How to Spot Market Tops: Market Sentiment

May 5, 2017 | Securities

In previous articles, we discussed ways to spot stock market tops. We already covered macroeconomic indicators, interest rate cycles and valuation metrics. Here we will cover market sentiment indicators and what they tells us about the current market.

1. Bulls vs Bears surveys

One common way to assess market sentiment is through surveys which ask investors to describe their short-term market outlook.

Source: Investor Intelligence, Yardeni

Currently, with 58.5% of investors feeling bullish, market sentiment is very positive, and has been rising for the past year. Taken by itself, this might indicate excessive optimism in the current market, which may change quickly if earnings disappoint.

2. Volatility index (CBOE VIX)

 This volatility index gives us investors’ expectation of risk for the next 30 days. As we can see from the chart below, risk expectations are close to all-time lows.

Volatility Index (Black) vs S&P 500 (Green)


Source: barcharts.com

With such low values, expectations of risk may be about to bottom. Even if that is the case, since this indicator was created, the market always peaked at a higher value. Therefore, there is likely more room for price increases until the market starts to turn.

3. S&P 500 Put to Call ratio

Put and Call options are instruments investors use to benefit from either increases or decreases in market prices. Put options are used to bet on price decreases and Call options to bet on price increases. Therefore, a high Put/Call ratio indicates market pessimism, and vice-versa.

Source: Yardeni 2017

When the ratio turns below 1, it might indicate excessive investor optimism about the stock market. That is, when we might be nearing a market top. At the moment, however, this ratio is close to the long-term average of 1.62.

4. Short Interest

Another good indicator of investor sentiment is the amount of shares in a short position (the amount of shares that investors borrow in anticipation of price declines).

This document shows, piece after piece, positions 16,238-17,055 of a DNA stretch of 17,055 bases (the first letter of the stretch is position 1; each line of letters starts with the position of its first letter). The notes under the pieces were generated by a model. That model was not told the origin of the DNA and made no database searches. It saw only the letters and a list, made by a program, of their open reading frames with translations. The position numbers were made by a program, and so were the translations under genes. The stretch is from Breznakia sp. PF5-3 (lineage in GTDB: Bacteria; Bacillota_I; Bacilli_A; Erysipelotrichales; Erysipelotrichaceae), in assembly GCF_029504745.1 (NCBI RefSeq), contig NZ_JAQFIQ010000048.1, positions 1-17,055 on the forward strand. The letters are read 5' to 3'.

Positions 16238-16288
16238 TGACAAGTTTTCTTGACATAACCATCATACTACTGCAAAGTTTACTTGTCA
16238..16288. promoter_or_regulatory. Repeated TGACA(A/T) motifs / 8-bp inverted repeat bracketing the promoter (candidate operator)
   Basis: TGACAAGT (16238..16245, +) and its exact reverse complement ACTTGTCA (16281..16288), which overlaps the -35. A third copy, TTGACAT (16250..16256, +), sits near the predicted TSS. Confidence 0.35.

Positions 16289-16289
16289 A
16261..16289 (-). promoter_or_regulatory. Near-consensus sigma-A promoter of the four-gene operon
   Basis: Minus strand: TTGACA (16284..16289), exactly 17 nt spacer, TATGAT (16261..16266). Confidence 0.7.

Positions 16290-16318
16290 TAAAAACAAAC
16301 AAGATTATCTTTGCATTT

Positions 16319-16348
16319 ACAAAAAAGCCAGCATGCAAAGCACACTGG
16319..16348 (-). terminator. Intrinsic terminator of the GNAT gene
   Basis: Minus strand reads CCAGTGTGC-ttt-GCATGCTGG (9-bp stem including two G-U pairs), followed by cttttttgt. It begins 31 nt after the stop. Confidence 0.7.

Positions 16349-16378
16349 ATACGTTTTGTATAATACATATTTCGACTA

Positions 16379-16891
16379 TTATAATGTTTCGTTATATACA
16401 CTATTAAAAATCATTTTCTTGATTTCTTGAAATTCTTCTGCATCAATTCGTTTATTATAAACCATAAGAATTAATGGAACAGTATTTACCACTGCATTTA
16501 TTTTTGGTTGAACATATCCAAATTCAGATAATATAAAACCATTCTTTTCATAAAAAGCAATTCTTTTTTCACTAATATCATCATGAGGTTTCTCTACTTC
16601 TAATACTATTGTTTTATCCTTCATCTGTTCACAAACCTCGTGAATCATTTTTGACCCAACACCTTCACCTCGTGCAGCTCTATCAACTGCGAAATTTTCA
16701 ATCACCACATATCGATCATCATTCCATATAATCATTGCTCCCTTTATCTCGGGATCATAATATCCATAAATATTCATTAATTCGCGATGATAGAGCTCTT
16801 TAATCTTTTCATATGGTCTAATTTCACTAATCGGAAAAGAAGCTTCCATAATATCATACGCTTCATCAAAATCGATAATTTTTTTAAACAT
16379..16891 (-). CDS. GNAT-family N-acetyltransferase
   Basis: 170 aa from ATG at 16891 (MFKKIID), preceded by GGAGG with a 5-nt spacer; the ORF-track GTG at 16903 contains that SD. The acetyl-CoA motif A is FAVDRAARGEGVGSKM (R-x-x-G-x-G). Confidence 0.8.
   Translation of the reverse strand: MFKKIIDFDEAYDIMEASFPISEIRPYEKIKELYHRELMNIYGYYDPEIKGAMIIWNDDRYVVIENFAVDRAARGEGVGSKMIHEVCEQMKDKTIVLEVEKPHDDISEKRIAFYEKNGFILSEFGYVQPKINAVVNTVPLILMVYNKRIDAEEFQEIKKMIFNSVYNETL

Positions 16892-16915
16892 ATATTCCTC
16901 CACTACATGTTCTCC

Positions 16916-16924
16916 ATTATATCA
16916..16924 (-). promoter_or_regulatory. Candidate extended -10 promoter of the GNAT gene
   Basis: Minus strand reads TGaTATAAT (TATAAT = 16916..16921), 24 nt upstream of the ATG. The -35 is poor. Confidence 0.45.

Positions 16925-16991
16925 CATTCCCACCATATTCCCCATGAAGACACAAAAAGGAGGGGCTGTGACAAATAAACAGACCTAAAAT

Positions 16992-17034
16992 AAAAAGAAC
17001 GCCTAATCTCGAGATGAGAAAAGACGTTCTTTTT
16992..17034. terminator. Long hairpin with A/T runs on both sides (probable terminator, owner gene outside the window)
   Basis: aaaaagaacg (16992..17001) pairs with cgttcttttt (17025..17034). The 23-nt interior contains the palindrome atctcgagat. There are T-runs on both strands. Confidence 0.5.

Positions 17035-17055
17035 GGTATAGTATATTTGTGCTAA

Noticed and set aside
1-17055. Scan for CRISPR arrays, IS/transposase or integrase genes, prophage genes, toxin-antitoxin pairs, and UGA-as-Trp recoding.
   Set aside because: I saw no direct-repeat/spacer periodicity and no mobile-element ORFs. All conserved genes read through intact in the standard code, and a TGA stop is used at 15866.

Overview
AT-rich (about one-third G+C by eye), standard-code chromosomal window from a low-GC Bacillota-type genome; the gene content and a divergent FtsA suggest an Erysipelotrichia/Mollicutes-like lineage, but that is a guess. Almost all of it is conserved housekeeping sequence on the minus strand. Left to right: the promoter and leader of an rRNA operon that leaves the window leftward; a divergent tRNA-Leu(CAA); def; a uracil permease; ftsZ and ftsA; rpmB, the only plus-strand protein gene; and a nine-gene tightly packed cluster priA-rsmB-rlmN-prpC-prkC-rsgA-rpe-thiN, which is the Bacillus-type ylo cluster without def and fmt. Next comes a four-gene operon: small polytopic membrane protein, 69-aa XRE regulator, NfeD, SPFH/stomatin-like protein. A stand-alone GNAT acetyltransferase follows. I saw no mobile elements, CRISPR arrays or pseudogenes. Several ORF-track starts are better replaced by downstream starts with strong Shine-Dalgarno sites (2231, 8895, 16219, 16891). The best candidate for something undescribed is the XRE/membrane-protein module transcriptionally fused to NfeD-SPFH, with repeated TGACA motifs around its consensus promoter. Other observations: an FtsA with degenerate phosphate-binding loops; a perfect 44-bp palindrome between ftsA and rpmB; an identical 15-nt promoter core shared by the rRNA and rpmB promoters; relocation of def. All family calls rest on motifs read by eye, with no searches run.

As we can see from the chart below, there has been a significant change in sentiment since 2016, enhanced by the US presidential election, with a sharp decline in short interest. However, short selling is still close to the average of the past decade, indicating that investors are not overly optimistic.

New York Stock Exchange (NYSE) Short Interest vs S&P 500Source: Raymond James, as of May 1 2017

Overall, we see that investor sentiment is slightly on the bullish side. This does not mean that the market is about to peak, but it implies that investors should pay more attention to earnings releases to check if expectations are met.

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If you want to learn how to invest in stocks and analyse the market to identify profitable or deadly turning points, contact United Global Capital today for a no cost, no obligation consultation on 03 8657 7640 or email info@ugc.net.au to learn about Quality, Value, Trend (QVT) investment selection methodology.

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For a small yearly fee, learn how to take advantage of the current bull market and stay ahead of the crowd, with access to market news, updates and 20-30 stock recommendations per year in the Australian and US markets!

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The information contained in this article is General in nature and has been prepared without taking into account your objectives, financial situation and needs. When assessing any investment you should also consider that past performance is not a reliable indicator of future performance

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<a href="https://ugc.net.au/author/joel/" target="_self">Joel Hewish</a>

Joel Hewish

Joel is the founder and CEO of UGC. He is a licensed financial advisor with 15 years experience assisting clients grow, manage and protect their wealth.

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